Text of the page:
Senior Labour MP suspects 'criminality' in Post Office scandal as he calls for statutory inquiry

Those responsible for one of the biggest miscarriages of justice in British history which has seen at least 47 subpostmasters wrongly convicted should face prosecution and “heavy custodial sentences” if found guilty, a senior Labour politician has said.

MP Karl Turner says there needs to be a statutory inquiry into the Post Office scandal.
MP Karl Turner says there needs to be a statutory inquiry into the Post Office scandal.

Hull East MP and shadow minister for legal aid Karl Turner is calling for a statutory inquiry to be launched into the Post Office scandal, which led to hundreds of subpostmasters being prosecuted over missing sums of money that were actually the fault of IT glitches. To date, 47 convictions have been quashed.

Writing in The Yorkshire Post today, he said: “The findings of a statutory review will, I fear, point to criminality.

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"If that is right, those that were culpable for the cover-up should be themselves investigated, and if the evidence is established they should be prosecuted, and if convicted should expect heavy custodial sentences.”

Former post office worker Noel Thomas, who was convicted of false accounting in 2006, celebrates with his daughter Sian outside the Royal Courts of Justice, London, after having his conviction overturned by the Court of Appeal last month.

Mr Turner is a former solicitor and in 2006 he represented Janet Skinner, one of the subpostmasters who recently cleared their name at the Court of Appeal after a 15-year battle for justice.

She pleaded guilty to a lesser offence of false accounting after being accused by the Post Office of theft and fraud in the hope of avoiding a jail term but was still sentenced to nine months in prison. However, the losses were in fact due to problems with the Post Office's Horizon IT system.

In addition to the 47 convictions that have now been overturned, earlier this month the Post Office revealed it is currently contacting 540 people with "potentially relevant convictions" which are now in question. Further information is being sought from another 100 people.

Mr Turner said: "The case of the sub-postmasters is one the greatest miscarriages of justice in modern Britain.

"They were accused of fraud and theft when the Post Office’s faulty IT system, Horizon, manufactured by Fujitsu, would mistakenly show shortfalls in the day’s takings, sometimes running to thousands of pounds.

"Turning to the Post Office for assistance, they would, astonishingly, be told to plug the gap with their own money, leaving many with crushing debts and bankruptcy. Others were told to balance the book by making up transactions that had never happened.

"To add insult to injury, the Post Office prosecuted thousands of sub-postmasters, an average of one a week, for false accounting and fraud, using evidence from the Horizon system which they knew to be fatally flawed.

"Sub-postmasters’ reputations were destroyed, marriages broke down, and lives were ruined beyond repair. Three former sub-postmasters died before their criminal conviction could be overturned."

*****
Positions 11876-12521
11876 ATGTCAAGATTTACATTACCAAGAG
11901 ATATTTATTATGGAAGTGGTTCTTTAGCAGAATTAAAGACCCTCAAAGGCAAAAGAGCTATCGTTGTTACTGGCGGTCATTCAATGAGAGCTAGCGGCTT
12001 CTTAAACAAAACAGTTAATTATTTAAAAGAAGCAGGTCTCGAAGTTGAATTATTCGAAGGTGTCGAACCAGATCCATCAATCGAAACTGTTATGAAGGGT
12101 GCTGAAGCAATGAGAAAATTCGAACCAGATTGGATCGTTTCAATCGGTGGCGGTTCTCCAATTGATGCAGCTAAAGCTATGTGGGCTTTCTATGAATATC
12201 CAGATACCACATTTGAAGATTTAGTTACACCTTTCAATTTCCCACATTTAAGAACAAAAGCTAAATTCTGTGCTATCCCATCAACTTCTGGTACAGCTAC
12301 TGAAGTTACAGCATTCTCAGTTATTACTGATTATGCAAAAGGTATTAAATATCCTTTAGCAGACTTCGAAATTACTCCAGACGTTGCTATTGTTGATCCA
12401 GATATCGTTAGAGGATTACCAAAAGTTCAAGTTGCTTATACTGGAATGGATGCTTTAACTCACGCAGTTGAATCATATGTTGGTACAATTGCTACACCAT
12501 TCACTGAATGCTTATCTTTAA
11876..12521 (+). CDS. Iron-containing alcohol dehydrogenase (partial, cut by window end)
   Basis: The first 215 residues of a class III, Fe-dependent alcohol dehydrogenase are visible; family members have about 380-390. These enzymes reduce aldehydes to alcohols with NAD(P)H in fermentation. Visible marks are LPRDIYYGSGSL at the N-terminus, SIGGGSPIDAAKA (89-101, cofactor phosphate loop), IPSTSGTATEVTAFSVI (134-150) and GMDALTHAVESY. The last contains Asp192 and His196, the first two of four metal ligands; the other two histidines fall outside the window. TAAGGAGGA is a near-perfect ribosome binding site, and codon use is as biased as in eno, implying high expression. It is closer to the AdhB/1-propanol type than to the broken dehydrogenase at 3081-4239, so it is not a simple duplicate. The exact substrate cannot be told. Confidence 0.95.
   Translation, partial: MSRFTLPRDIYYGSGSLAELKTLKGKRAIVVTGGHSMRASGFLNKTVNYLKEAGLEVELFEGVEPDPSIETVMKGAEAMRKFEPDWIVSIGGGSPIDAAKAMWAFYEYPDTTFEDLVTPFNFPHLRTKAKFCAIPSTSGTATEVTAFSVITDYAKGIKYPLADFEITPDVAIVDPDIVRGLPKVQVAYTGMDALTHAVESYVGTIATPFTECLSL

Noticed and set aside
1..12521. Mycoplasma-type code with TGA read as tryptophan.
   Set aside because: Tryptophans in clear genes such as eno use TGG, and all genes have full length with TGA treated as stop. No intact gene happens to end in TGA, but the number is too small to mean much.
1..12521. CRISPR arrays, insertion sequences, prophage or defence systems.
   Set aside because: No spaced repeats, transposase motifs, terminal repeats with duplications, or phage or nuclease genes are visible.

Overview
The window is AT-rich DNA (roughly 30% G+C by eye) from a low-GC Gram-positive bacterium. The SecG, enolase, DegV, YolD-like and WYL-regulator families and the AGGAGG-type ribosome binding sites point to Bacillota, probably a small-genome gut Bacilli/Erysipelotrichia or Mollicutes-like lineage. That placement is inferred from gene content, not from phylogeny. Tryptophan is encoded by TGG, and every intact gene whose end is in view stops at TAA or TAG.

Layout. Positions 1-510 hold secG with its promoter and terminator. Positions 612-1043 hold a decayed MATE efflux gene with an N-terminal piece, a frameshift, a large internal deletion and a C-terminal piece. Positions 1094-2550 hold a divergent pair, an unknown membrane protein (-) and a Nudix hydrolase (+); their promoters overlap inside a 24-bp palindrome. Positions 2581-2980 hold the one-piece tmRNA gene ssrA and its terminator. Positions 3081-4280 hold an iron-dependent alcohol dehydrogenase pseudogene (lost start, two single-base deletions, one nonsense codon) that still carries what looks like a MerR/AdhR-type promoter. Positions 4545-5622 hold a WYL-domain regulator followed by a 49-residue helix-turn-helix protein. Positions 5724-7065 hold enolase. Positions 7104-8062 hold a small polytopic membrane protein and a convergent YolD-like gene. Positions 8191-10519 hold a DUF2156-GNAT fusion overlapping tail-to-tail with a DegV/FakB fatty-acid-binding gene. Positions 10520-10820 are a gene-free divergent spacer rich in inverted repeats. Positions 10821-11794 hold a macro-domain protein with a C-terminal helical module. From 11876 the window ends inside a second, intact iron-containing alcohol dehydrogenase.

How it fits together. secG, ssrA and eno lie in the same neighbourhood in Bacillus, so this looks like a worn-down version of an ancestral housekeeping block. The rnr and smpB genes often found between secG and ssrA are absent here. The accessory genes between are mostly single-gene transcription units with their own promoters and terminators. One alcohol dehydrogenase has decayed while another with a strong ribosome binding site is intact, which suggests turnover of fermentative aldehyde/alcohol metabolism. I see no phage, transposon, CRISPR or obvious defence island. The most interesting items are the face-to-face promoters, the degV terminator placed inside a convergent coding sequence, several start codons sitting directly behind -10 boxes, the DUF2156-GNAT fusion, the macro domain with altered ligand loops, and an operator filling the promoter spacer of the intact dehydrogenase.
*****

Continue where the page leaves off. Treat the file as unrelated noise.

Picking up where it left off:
While the Government has ordered a review into the scandal which is due to report back in the summer, it does not have the powers of a statutory inquiry to compel witnesses to attend or hand over evidence.

Mr Turner said: "The damning judgment of the court makes it clear to me both as a lawyer and as a legislator that things must change. We need a proper, judge-led, statutory inquiry for the full truth to come out –one with the legal power to compel key witnesses to give evidence. A whitewash review that ends with an empty promise that “lessons will be learned” would be unacceptable."

The Post Office has indicated it would comply with a statutory inquiry if one was ordered.

Post Office chief executive Nick Read has said: "We must, I think, acknowledge the uncomfortable truth that for those most impacted by this scandal, the Inquiry will not necessarily bring closure in and of itself.

“There are those for whom its terms of reference are too narrow, or its powers insufficient. I understand these views and, for the record, repeat what I have previously said - the Post Office will cooperate fully with any form of Inquiry Government thinks fit.”

The Government says it is looking at "all options" to get to the bottom of the scandal in addition to its current inquiry, which is being chaired by ex-High Court judge Sir Wyn Williams.

A Government spokesperson said: “The Horizon dispute and court case has been a terrible ordeal for many postmasters and their families who were unfairly penalised. The independent inquiry is examining what went wrong and assessing whether lessons have been learned and concrete changes have taken place or are underway at Post Office Ltd.

“We continue to engage with relevant parties on all options available to make sure we get to the bottom of where mistakes were made, and to ensure something like this cannot happen again.”

*Buy Tuesday's Yorkshire Post for a special report into the local victims of the subpostmasters scandal

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